Arab world dismayed by Obama's silence
President-elect Obama's silence on the weeklong conflict in Gaza is drawing criticism among Arabs who have grown skeptical about hopes that...
BEIRUT — President-elect Obama's silence on the weeklong conflict in Gaza is drawing criticism among Arabs who have grown skeptical about hopes that his administration will break with the Mideast policies of the Bush era.
Obama, who is moving to Washington, D.C., this weekend, was on vacation in Hawaii when the crisis erupted and has made no statements, either about Israel's bombing of Gaza or Palestinian rocket attacks against Israel. His aides say that he does not wish to address foreign-policy issues in any way that could send "confusing signals" about U.S. policy as long as President Bush is in office.
"President-elect Obama is closely monitoring global events, including the situation in Gaza, but there is one president at a time," said Brooke Anderson, chief national security spokeswoman for the Obama transition team.
Arab commentators maintain, however, that Obama did comment on foreign affairs when he issued a statement condemning the terrorist attacks in Mumbai and that he has given news conferences outlining his economic proposals.
They suggest that his refusal to speak out on Gaza — where more than 400 Palestinians have died in the Israeli airstrikes, compared with four Israeli deaths from the rockets — implies indifference to the Palestinians or even complicity with Israel's bombing campaign.
Contrast in images
The satellite TV network Al-Jazeera contrasted footage of Obama wearing shorts and playing golf in Hawaii with scenes of the carnage in Gaza, by way of highlighting what it called "the deafening silence from the Obama team."
"People recall his campaign slogan of change and hoped that it would apply to the Palestinian situation," said Jordanian analyst Labib Kamhawi. "So they look at his silence as a negative sign. They think he is condoning what happened in Gaza because he's not expressing any opinion.
"If he does not want to talk politics yet, at least he could address the humanitarian suffering taking place," Kamhawi added. "He did not even send one signal to the people of this region that he is not happy with what is happening."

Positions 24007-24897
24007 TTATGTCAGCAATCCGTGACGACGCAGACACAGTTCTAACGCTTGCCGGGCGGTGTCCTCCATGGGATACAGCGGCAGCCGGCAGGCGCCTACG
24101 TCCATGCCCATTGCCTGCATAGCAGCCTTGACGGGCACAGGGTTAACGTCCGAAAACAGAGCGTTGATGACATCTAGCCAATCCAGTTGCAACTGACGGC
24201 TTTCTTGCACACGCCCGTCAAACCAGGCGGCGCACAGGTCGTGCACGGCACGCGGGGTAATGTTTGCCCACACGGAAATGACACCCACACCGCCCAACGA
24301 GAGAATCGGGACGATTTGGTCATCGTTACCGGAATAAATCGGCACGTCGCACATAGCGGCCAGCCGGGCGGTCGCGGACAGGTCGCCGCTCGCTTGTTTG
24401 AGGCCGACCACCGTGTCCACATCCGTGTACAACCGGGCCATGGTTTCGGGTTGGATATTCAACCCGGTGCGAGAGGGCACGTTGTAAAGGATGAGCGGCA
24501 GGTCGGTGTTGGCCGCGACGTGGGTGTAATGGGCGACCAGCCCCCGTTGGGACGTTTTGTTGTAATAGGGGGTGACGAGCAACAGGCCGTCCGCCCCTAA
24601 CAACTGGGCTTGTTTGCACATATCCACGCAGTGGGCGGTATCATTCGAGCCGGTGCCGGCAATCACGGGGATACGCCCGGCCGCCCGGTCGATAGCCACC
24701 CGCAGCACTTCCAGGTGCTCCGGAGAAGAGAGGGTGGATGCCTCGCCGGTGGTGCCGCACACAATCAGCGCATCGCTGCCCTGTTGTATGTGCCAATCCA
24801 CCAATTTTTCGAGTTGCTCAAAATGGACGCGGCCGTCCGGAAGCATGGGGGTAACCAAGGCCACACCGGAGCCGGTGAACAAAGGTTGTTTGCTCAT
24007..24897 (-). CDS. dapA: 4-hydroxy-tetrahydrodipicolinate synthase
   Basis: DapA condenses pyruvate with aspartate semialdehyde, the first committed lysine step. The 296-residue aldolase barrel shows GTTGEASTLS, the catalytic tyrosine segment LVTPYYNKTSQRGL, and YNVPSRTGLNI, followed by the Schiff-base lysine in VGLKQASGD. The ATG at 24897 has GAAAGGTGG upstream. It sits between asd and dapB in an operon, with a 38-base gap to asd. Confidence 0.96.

In a July interview with The New York Times, Obama said he did not think that "any country would find it acceptable to have missiles raining down on the heads of citizens.
"If somebody was sending rockets into my house where my two daughters sleep at night, I'm going to do everything in my power to stop that," he said. "And I would expect Israelis to do the same thing."
As for talking with Hamas, Obama told the Times that it was "very hard to negotiate with a group that is not representative of a nation state, does not recognize your right to exist, has consistently used terror as a weapon, and is deeply influenced by other countries."
It is not only the Arab world that has noticed the president-elect's silence: At a gathering of celebrities to condemn Israel's assault in London on Friday, speakers called on Obama to speak out.
Such calls underscore the challenge confronting a president-elect who has promised to deliver change and who may now face unrealistically high expectations as to how far that change will go.
Nowhere is that challenge greater than in the Muslim world, where the policies of the Bush administration have pushed opinions of America to an all-time low.
Obama has said it is one of his priorities to restore America's image among Muslims. But Arabs enthusiastic about the departure of Bush say they have already been disappointed by some of Obama's statements on Israel, and by his appointments of key aides whom they identify with pro-Israeli policies, such as his incoming chief of staff, Rahm Emanuel, and nominee for secretary of state, Sen. Hillary Rodham Clinton.
"His current silence falls into the pattern of disappointment so far," said Paul Salem, director of the Carnegie Middle East Center in Beirut. "Most people understand that the president-elect can't take issue with what the current president is saying, but it certainly is a disappointment."
Osama Hamdan, the Hamas representative in Lebanon, said Obama's silence suggested he was fearful of offending Israel, just as past U.S. presidents have been.
But he said he understood that it would be difficult for Obama to speak out on Gaza now.
"If he talks against the Palestinians, he will lose any chance before he has even started," he said. "And if he talks against the Israelis, this will not help him."
Conflict still raging
With the conflict still raging and the outcome uncertain, it is hard to know what Obama could say to make a difference, beyond assuaging Arab sensitivities to the perceived past indifference of the U.S. to the suffering of Palestinians.
Arabs believe Israel took advantage of the transition in the U.S. to launch its offensive, knowing that Bush would be unlikely to raise any objections.
By the time Obama takes office Jan. 20, the bombardment is likely to be over and the Palestinians in such disarray that the prospects for a viable Middle East peace process will be in tatters, analysts say.
But that does not stop Arabs from wishing Obama would do more.
"We want him to say something at least to stop the bloodshed," said Suhail Natour, a Palestinian activist who lives in the Mar Elias Palestinian refugee camp in Beirut. "Waiting until the 20th, with the bloodshed continuing, I don't think is an acceptable way of confirming a new policy in the Middle East. Silence on this means complicity."
Information from The New York Times is included in this report.
Copyright © 2009 The Seattle Times Company
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